Available Reports and Work ProductsGreen Gardener Fact Sheet

During the mid 1990’s, organophosphate pesticides (diazinon and chlorpyrifos) were identified as causing toxicity in local creeks. In May 1999, EPA listed San Francisco Bay and 35 Bay Area urban creeks as impaired by diazinon under Section 303(d) of the Clean Water Act. In response, the Program and Co-permittees developed and implemented a Pesticide Control Plan that addresses the use of pesticides within their jurisdictions; and implemented various public outreach and education efforts (at the local and regional level) which address pesticide usage.

Pesticide Monitoring Activities

The Program is conducting water quality monitoring of pesticides under the Revised Multi-Year Receiving Waters Monitoring Plan.   A full description of methods, results and conclusions relating to pesticide monitoring are presented within various Water Quality Monitoring Reports and Work Products.

Public Outreach and Education and Regional Coordination

The Program has implemented and/or participated in the following public outreach and education activities specifically related to pesticide use:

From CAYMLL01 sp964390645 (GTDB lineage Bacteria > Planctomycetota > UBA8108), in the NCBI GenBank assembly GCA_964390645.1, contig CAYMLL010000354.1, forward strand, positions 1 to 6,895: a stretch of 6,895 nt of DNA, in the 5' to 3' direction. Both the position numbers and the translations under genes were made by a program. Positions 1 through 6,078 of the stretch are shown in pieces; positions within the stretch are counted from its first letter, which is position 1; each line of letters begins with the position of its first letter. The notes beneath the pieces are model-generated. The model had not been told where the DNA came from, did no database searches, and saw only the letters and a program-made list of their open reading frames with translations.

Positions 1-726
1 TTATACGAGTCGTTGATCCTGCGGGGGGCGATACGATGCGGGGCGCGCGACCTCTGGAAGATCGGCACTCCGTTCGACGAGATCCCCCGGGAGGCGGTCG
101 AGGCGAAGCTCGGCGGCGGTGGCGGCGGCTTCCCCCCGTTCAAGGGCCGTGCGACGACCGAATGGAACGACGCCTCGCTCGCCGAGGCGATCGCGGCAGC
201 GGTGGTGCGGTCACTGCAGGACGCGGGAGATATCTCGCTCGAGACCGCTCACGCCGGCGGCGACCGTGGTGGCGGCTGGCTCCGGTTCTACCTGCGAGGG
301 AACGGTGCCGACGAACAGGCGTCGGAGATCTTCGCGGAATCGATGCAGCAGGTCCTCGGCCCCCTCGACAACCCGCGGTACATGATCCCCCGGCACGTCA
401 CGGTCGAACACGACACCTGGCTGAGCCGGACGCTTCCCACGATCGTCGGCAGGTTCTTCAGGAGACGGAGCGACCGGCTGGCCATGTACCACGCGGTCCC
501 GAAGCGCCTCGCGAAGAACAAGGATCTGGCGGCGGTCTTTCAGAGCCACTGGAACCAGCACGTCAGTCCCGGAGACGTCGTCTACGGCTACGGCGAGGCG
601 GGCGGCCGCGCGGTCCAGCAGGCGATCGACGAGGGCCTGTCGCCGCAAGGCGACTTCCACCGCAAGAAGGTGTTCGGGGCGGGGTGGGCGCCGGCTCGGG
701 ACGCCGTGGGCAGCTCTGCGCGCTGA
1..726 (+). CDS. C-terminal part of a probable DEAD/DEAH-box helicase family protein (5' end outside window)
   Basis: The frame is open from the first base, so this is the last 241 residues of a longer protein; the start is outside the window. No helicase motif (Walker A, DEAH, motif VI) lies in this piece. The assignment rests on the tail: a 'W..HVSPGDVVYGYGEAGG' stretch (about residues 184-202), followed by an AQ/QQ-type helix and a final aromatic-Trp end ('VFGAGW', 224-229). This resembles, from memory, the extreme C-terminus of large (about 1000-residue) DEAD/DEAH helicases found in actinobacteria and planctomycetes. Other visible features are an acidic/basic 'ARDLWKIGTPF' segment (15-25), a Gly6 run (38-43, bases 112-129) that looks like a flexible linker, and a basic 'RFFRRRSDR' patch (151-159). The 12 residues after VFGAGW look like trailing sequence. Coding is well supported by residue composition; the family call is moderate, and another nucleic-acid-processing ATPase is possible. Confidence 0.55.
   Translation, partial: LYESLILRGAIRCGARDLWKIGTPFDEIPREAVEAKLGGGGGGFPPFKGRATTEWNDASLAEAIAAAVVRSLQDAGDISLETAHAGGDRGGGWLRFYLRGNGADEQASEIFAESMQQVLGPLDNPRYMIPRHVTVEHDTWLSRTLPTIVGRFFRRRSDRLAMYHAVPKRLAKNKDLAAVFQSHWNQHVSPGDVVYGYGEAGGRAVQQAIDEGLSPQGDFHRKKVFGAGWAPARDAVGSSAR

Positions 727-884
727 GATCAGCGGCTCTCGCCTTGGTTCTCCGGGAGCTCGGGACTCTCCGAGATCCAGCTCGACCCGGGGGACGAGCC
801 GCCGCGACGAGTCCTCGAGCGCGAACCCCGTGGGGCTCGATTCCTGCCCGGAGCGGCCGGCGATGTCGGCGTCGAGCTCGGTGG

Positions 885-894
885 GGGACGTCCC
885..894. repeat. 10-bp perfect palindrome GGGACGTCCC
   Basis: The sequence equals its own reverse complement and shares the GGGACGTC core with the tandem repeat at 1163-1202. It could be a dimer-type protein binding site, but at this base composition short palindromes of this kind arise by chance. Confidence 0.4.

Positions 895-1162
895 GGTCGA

IPM Store Partnership – The Program contributes funds to and participates in the Regional IPM Program and implements the local IPM Partnership Program in local stores. Participating stores had in-store “Our Water Our World” displays and IPM fact sheets and stocked less-toxic products.

Media Advertising - Messages about less-toxic pest control are included within Watershed Watch advertising.
Outreach at Events –Program, Co-permittee and Watershed Watch staff conduct IPM at pre-determined events. IPM fact sheets, brochures and giveaways are distributed to the public.

Going Native Garden Tour- The Program provides funding to support the annual Going Native Garden Tour. The tour features gardens that demonstrate environmentally sensitive gardening practices.

Outreach to Restaurants- The Program continues to provide copies of the “Don’t Lay a Table for Pests” poster to County Health inspectors for distribution to food facilities.

Santa Clara Valley Green Gardener Program – In 2008 and 2009, the Program partnered with the Metropolitan Adult Education Program and Master Gardeners of Santa Clara County to implement the Santa Clara Valley Green Gardener Program. This training program is an educational initiative that brings quality instruction to professional landscapers, gardeners and landscape maintenance workers on how to “garden green” and use techniques that support sustainable landscaping practices.